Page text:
Although this approach to measuring is plausible, I fear it is not what you want. Although of course things vary by field, the papercount per se, or even "impact factor", or ... any other easily-measurable thing is not quite what will affect things.
At least in mathematics (my field), a smaller number of very-good papers is much better than a large number of irrelevant papers. One might imagine that this would be measured by "impact factor", but it is absolutely not reliably so. As an extreme case, consider what happens when an important problem is finally and definitively solved: there may be fewer follow-ups, fewer citations, simply because there's little more to say.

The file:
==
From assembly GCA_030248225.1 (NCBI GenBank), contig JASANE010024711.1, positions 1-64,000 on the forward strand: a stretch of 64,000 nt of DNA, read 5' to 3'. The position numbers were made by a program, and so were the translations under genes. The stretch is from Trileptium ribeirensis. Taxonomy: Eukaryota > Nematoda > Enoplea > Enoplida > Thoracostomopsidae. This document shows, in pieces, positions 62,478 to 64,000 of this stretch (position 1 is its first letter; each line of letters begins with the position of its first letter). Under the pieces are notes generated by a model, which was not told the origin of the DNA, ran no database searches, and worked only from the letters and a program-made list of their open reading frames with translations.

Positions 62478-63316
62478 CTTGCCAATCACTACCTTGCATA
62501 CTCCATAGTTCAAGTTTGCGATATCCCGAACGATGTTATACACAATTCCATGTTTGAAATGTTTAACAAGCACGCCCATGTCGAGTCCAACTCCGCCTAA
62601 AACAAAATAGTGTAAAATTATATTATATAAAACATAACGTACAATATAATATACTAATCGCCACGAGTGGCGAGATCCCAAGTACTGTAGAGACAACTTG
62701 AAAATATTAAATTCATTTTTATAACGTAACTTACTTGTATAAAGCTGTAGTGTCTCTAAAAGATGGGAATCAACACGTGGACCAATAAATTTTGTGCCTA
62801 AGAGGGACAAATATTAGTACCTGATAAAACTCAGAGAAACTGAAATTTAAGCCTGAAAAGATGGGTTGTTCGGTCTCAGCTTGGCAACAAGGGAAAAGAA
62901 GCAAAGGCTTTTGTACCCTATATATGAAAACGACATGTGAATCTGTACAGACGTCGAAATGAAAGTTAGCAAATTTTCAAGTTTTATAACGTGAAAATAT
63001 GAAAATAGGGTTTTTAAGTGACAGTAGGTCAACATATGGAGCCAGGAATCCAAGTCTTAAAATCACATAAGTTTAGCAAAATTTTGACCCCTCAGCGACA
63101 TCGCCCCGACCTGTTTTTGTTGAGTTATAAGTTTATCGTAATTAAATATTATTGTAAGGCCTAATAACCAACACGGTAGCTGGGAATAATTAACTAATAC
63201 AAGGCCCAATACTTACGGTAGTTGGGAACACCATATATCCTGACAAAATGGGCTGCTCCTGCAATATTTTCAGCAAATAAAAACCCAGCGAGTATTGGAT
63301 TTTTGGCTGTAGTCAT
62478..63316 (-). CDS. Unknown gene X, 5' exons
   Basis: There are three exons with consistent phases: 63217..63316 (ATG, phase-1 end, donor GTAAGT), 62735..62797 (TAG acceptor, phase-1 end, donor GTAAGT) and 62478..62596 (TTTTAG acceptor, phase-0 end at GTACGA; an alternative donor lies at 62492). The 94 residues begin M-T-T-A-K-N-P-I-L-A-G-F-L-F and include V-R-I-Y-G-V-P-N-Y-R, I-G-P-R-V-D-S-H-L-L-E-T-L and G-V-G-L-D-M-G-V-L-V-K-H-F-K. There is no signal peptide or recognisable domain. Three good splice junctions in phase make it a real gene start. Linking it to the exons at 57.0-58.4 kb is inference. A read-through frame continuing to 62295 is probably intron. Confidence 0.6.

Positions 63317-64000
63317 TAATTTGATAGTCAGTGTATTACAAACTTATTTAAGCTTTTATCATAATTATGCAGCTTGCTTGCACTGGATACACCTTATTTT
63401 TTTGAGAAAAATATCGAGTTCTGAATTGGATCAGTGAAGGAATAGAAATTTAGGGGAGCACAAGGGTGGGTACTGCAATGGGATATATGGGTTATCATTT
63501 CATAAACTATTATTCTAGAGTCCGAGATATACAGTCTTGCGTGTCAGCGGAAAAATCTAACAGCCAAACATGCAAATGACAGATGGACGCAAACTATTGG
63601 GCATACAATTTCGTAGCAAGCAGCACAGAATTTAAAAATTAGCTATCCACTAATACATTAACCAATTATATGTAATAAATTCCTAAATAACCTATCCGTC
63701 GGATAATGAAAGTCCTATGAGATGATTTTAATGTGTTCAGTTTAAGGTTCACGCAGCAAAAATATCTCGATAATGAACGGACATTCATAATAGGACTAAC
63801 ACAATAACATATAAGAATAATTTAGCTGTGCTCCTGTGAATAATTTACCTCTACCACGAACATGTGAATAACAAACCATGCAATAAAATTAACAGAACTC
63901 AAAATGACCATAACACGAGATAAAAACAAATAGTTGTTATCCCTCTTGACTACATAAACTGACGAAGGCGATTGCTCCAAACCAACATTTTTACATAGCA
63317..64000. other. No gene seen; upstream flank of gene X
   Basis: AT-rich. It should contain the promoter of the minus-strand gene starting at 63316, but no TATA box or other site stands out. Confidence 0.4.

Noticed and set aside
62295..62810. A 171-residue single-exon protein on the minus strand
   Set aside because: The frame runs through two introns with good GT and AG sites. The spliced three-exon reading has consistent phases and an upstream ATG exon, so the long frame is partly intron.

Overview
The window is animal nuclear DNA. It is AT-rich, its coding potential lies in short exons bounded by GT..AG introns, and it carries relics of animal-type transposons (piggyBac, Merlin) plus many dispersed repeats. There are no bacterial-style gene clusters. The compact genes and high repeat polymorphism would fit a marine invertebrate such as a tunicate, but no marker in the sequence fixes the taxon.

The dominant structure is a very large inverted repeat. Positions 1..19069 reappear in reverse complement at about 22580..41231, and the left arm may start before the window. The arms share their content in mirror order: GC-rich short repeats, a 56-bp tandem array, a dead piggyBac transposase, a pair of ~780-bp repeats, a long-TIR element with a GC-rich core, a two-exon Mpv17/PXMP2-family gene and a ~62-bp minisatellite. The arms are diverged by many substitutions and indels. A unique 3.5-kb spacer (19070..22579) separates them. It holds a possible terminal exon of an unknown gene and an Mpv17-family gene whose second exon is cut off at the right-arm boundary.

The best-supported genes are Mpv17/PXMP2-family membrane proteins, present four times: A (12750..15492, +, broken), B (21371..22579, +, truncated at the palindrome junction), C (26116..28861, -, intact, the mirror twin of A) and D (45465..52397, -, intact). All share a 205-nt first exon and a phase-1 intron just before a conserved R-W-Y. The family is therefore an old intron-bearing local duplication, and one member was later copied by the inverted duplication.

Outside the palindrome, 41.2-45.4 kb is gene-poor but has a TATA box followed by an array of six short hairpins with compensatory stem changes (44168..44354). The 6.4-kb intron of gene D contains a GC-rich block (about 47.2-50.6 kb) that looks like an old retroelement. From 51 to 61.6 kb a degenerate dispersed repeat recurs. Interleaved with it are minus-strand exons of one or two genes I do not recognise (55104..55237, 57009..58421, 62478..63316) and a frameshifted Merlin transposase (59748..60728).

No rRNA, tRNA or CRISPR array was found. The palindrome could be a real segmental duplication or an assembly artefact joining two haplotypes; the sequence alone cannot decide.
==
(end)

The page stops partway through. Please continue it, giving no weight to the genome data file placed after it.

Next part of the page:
And there's time-lag: I have many examples of 10-20 year (and longer) delays before people widely realized the interest of a given paper. Srsly, surely we're not trying so much to be of-the-moment-celebrities, but to make a long-term impact.
One could go on-and-on about the unreliability of appealing-but-fatally-flawed metrics... but the real point is that a less objectifiable judgement is necessary to evaluate the "merits" of a program. Stats on the students is probably not quite what you'd want, even though it might seem to be. E.g., at more elite places, there is vastly greater variance among students... so the "outcomes" are harder to interpret meaningfully... and, for you yourself, what those other kids did or didn't do is operationally irrelevant:
That is, your level-of-performance, that causes (or doesn't) respected experts to commend you to their peers, is what will get you a job, or not. The "published papers" thing is a side-effect.